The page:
Narcolepsy - Selfcare
Learning as much about narcolepsy as possible and finding a support system can help patients and families deal with the practical and emotional effects of the disease, possible occupational limitations, and situations that might cause injury.
A variety of educational and other materials are available from sleep medicine or narcolepsy organizations. Support groups exist to help persons with narcolepsy and their families.
When to seek medical advice?A person who experiences excessive daytime sleepiness which seriously disturbs personal or professional life has to meet the specialist immediately
Individuals with narcolepsy, their families, friends, and potential employers should know that:
- Although there is not a cure for narcolepsy at present, several medications can help to reduce narcolepsy symptoms.
- People with narcolepsy can lead productive lives if they are provided with proper medical care.
- Narcolepsy is a life-long condition that requires continuous medication.
- Parents, teachers, spouses, and employers should be aware of the symptoms of narcolepsy. This will help them avoid the mistake of confusing the person's behavior with laziness, hostility, rejection, or lack of interest and motivation. It will also help them provide essential support and cooperation.
- Employers can promote better working opportunities for individuals with narcolepsy by permitting special work schedules and nap breaks.
- If possible, individuals with narcolepsy should avoid jobs that require driving long distances or handling hazardous equipment or that require alertness for lengthy periods.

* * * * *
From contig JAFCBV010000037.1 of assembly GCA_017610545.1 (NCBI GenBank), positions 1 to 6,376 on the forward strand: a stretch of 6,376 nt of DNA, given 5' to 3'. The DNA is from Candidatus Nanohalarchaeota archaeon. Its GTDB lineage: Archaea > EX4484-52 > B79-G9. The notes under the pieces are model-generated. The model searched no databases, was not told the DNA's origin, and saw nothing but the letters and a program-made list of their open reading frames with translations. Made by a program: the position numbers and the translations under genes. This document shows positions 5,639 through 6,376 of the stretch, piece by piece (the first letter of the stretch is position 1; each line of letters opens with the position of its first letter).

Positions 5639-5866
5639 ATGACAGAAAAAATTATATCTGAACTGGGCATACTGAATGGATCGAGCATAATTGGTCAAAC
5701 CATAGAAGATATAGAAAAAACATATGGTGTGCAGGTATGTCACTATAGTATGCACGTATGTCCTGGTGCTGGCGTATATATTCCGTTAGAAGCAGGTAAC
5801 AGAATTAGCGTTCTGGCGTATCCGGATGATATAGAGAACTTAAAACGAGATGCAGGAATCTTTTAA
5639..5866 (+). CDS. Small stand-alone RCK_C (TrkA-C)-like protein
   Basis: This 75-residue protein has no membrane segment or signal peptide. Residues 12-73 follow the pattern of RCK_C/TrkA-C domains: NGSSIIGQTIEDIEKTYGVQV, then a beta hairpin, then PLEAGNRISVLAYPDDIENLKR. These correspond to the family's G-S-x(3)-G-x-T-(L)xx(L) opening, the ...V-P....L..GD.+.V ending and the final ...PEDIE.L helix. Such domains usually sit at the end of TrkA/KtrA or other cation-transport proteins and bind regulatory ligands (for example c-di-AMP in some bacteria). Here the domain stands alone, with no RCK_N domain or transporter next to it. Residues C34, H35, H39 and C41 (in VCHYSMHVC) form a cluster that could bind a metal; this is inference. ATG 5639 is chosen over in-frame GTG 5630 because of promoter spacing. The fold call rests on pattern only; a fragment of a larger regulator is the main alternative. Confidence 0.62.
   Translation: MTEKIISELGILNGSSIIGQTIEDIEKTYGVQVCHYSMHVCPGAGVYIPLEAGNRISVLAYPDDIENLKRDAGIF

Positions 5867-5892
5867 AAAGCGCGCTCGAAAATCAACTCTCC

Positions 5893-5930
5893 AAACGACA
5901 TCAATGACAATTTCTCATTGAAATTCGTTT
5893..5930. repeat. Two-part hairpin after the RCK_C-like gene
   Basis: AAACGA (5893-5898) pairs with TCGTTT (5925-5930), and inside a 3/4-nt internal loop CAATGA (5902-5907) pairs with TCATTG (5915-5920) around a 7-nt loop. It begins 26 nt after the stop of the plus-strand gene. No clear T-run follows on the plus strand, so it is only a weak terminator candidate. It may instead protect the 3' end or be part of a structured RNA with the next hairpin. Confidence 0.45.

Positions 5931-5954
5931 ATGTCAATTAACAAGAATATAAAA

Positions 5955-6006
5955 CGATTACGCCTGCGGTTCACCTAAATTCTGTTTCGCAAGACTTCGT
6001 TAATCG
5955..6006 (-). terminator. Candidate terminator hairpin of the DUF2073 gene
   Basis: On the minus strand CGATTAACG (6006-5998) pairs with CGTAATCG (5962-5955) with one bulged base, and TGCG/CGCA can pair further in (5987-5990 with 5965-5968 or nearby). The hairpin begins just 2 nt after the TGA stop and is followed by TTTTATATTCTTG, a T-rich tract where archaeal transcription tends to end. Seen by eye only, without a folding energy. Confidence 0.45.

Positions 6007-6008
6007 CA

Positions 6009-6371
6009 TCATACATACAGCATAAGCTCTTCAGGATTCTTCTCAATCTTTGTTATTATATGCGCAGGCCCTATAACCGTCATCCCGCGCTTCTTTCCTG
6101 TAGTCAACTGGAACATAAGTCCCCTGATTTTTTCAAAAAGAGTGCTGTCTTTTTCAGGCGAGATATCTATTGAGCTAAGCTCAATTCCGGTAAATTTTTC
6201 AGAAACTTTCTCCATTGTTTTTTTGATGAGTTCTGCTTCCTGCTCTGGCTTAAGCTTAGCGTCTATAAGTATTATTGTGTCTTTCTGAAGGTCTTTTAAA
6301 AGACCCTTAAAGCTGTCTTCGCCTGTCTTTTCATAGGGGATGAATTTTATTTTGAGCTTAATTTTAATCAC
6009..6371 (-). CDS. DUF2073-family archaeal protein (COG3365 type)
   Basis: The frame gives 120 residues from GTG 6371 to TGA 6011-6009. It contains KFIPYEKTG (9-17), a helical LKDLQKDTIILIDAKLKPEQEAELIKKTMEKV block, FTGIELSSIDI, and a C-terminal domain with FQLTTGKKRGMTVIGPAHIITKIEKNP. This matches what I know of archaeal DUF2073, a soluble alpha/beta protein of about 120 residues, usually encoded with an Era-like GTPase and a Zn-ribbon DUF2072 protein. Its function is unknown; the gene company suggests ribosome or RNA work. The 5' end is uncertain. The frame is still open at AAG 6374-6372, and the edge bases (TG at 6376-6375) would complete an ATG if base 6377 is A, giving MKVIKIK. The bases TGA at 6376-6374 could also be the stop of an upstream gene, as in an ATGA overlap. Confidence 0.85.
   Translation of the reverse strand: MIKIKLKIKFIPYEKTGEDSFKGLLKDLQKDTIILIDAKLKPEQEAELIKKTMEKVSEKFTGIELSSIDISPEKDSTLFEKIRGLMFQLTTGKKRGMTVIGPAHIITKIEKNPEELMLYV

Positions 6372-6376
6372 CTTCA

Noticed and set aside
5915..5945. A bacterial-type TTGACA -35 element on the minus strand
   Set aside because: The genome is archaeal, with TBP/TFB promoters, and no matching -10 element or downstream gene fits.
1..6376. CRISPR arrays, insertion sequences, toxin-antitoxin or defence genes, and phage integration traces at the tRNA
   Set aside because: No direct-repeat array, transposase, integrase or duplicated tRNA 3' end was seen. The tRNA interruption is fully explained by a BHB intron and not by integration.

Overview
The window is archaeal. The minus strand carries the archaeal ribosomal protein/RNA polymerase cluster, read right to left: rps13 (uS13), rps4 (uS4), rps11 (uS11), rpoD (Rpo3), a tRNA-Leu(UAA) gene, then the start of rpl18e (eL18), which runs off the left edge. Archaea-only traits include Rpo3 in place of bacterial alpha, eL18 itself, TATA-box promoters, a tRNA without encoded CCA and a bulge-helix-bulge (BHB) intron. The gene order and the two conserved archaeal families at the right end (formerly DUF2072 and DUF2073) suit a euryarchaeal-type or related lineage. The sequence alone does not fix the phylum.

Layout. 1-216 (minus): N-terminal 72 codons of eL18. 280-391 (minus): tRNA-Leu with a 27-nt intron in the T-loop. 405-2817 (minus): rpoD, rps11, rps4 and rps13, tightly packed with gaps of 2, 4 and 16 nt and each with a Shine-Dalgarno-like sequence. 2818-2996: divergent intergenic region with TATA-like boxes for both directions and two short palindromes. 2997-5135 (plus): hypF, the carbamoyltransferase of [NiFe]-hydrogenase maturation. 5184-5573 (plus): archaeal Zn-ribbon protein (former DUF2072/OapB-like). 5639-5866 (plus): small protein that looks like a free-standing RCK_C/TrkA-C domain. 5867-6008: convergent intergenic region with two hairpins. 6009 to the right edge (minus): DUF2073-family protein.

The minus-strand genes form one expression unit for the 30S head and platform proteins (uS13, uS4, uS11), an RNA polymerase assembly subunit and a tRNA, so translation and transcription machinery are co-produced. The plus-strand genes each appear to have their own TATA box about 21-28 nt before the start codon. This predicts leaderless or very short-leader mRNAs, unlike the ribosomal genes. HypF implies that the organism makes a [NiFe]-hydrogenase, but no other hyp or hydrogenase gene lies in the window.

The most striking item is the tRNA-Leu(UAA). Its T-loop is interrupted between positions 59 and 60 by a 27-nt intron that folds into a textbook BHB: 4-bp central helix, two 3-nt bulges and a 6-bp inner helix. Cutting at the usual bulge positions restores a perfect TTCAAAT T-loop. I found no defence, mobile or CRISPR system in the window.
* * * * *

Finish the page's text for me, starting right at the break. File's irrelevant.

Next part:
Living with Narcolepsy:
Narcolepsy is a lifelong condition. Although there is no complete treatment for this condition, symptoms often improve with ongoing treatment. Most people with narcolepsy can live near-normal lives.
- At Work place: People with narcolepsy can work in almost all types of jobs. If people with narcolepsy have a flexible work schedule, they can take naps when needed and they can interact with other coworkers. People with narcolepsy should be allowed to take short naps during the work day. They should be allowed for adjusting work schedules around sleepy periods.
- Pregnant Women: If a pregnant woman is having narcolepsy, they should consult the doctor about the effect of narcolepsy medicine on the baby before and after delivery.
- Driving: Driving can be dangerous for people who are suffering with narcolepsy. You need to take special care to help prevent accidents. You should consult the doctor before you start driving. Take naps before driving, avoid long drives, or stop regularly during a long drive, and plan to drive when you are least likely to have a sleep attack or other narcolepsy symptom that could be dangerous while driving.
- School-Aged Children: Narcolepsy symptoms can affect children’s ability to study, focus, and remember. Children with narcolepsy are sometimes wrongly thought to have a learning disability or a seizure disorder (epilepsy). When exhausted, some children with narcolepsy tend to speed up their activities, rather than slow down. These children can be wrongly labeled as hyperactive. It is better to inform to the teachers and school administrators about the child’s narcolepsy.